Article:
No xenophobia


THE announcement by President Edgar Lungu in Chipata that four people suspected to be part of the gang of brutal killers that has been terrorising Lusaka have been arrested,  must have sent a huge sigh of relief to all Zambians.

But the excessive anger exhibited by Zingalume, George and Chunga residents yesterday who  attacked and looted properties owned by foreigners following rumours that human body parts had been found in the shop of a foreigner businessmen, is not the best way to solve the problem.

We understand the anger and frustration that has built up since these brutal killigs started. And we condemn in the strongest terms perpetrators of these heinous crimes which are totally alien to Zambia where innocent citizens have been slaughtered in the most inhumane fashion.

But taking the law in our hands is not the best way to go about it. Police have done their part by arresting four suspects who may be linked to these murders. Our job as law-abiding citizens is to help the police with information to strengthen their investigations and perhaps arrest more suspects.

It is possible that more than four people were involved. When we riot and loot our neighbours shops we give chance to the killers and their masterminds to get away.

Zambia cannot afford to descend into the dark abyss of xenophobia as displayed in some African countries where citizens of other states were victimized and killed for no good reason. We have the international duty and responsibility to protect and defend all those who have made Zambia their home.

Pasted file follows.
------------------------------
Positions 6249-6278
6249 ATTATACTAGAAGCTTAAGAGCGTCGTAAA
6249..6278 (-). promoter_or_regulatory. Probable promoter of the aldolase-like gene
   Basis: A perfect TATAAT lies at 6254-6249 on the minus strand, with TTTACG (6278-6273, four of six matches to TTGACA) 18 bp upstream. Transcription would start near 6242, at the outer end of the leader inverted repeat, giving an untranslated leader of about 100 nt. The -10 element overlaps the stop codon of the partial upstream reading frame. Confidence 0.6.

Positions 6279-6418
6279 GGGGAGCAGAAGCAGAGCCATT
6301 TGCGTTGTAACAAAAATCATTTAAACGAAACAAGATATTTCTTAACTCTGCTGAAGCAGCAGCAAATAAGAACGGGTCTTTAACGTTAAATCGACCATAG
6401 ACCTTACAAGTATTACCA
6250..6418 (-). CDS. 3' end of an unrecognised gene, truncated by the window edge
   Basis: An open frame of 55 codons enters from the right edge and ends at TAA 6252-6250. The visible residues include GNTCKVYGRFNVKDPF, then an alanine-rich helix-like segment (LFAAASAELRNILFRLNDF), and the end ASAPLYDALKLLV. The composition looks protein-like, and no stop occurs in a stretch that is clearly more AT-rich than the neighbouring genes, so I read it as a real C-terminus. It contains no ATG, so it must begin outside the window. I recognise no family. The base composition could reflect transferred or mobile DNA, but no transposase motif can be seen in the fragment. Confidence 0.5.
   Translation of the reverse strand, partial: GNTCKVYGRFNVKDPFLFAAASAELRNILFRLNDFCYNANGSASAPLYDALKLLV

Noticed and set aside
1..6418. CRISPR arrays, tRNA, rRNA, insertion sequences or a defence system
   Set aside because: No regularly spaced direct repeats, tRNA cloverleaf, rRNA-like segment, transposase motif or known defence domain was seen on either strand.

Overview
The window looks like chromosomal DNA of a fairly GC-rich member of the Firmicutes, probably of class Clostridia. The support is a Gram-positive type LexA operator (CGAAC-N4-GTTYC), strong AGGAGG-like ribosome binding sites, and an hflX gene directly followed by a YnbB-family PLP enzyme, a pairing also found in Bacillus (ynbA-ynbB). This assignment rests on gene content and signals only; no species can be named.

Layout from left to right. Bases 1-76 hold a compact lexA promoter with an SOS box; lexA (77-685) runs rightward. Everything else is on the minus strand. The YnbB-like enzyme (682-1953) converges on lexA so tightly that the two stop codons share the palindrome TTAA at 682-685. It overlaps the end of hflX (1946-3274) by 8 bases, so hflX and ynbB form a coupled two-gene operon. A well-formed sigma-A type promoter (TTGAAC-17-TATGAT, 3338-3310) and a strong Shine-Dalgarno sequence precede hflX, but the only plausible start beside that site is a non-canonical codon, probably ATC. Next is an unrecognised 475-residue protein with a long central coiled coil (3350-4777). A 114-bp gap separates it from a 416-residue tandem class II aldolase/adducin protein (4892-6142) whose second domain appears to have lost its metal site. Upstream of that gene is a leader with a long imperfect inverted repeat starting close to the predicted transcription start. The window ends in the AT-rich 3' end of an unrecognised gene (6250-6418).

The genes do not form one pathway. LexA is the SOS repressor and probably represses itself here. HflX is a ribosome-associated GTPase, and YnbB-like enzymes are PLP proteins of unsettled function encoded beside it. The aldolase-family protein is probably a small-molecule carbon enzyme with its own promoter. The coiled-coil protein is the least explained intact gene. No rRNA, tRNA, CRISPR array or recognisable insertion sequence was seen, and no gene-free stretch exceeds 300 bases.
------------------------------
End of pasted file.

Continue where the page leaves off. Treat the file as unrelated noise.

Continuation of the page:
Let residents of Zingalume, George and Chunga must understand that the best way to avenge the deaths of their relatives and neighbours is to help the police with useful information; after all there is K50,000 reward to collect for such information.

We know how residents of Lusaka, and no doubt some other parts of the country, have been terrified and agonised by the events of the last three weeks.

 What motivation can drive a man, a father or mother for that matter, to engage in such horrendous crime?

Could it be politics or money? How can one live with such cruelty in his heart unknown perhaps to his close family members, neighbours and residents of the same township or suburb where they live?

If it is proved that the ‘‘articles’’ or organs the four men were allegedly found carrying were indeed human body parts, this is a big breakthrough for the police.

But what we find bizarre is that the killers picked their victims with such care and thoroughness that although they were killed or their bodies dumped in the same triangle of Zingalume, George and Lilanda compounds, no one apparently escaped to tell the story.

How possible that the four first victims, all men, were rounded up, brutally killed and their bodies mutilated before being dumped in an open area in one of the townships without any of them putting up a fight or shouting for help?

What are these killers using to silence and quickly immobilise their victims, cut them up and then carry the bodies somewhere and leave them for the police to find them so easily?

We hope and pray that  this sad chapter in our history has come to an end. We hope those arrested are indeed the suspects police have been looking for.  

For those families and individuals personally devastated by this crime, their only solace is in the fact that justice is a process but it will finally come.

Categorized | Editorial

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